My EB-5 visa just got approved and I am preparing for my relocation. I would like to know how the taxation system in the U.S. works for a permanent resident or citizen. I read that the tax liabilities involve gross income worldwide. Does this mean that as a resident or U.S. citizen with income from Brazil, I must pay U.S. tax on my Brazilian income?
Definitely you will need to retain the services of an experienced international tax attorney to assist you with pre-immigration tax planning, as to both Brazilian and U.S. tax matters.
You will only be taxed beginning from when you move to the U.S. as a resident. After you become a resident, you will be liable for tax on all your income earned anywhere in the world.
Yes PRs and citizens pay taxes on worldwide income. You should consult an international tax person, as many countries have tax treaties to minimize or avoid double taxation.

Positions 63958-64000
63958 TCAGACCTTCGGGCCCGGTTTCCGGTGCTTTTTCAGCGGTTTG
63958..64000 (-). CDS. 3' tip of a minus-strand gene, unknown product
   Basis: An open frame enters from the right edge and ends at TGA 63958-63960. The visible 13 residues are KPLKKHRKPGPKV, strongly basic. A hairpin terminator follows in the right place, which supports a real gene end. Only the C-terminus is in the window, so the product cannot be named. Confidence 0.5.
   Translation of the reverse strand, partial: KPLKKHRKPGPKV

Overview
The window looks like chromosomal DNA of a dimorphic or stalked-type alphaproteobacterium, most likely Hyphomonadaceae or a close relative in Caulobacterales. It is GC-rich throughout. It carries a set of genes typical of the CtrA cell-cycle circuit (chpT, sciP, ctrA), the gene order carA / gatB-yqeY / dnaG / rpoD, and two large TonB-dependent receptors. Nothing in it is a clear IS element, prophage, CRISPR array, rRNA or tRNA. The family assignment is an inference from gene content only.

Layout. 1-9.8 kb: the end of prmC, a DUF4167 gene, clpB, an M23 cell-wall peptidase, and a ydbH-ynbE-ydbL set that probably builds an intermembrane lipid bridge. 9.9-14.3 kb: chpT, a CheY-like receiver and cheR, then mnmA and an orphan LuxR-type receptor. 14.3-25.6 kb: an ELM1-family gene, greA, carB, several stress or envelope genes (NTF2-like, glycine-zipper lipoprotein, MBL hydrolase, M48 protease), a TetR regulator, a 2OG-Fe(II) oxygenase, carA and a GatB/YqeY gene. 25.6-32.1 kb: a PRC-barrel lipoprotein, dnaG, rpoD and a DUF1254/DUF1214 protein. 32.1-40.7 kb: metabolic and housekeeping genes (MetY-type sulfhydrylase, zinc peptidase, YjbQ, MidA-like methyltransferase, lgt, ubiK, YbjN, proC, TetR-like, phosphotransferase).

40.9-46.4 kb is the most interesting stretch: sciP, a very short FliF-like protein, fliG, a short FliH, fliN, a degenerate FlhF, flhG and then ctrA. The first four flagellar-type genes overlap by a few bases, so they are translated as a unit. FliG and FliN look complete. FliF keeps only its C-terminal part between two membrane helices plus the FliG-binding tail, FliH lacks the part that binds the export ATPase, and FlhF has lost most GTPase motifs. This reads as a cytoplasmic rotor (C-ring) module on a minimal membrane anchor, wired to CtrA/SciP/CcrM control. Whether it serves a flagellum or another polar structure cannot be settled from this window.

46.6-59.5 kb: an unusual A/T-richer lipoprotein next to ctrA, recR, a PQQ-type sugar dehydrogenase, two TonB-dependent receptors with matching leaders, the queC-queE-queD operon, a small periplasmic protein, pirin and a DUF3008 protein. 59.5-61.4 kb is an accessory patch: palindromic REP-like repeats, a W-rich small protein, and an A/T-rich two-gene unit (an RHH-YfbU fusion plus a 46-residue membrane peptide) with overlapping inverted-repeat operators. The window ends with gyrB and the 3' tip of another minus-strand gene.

There is no difference in the tax treatment of a green card holder and a U.S. citizen. You are taxed on your global income. Many countries have tax treaties with the U.S. and therefore, you can deduct the taxes you pay in those countries on income earned there from your overall global tax bill from the IRS. You should consult with a tax attorney or CPA who is knowledgeable about Brazil whether you will be allowed to deduct taxes you pay to Brazilian tax authorities.
Yes, U.S. residents are taxable on worldwide income but can usually set off tax paid abroad via tax treaties.
Yes, conditional lawful permanent residents are taxed on worldwide income, but may be eligible for tax deduction based on foreign taxes paid abroad.
Yes, this is generally true. A U.S. resident or citizen is taxed on his/her worldwide income.
Green card holders and citizens are taxed the same. As a green card holder or a U.S. citizen, you are taxed on your income generated worldwide. I think you should consult with a CPA before you immigrate to the U.S. or upon arrival.
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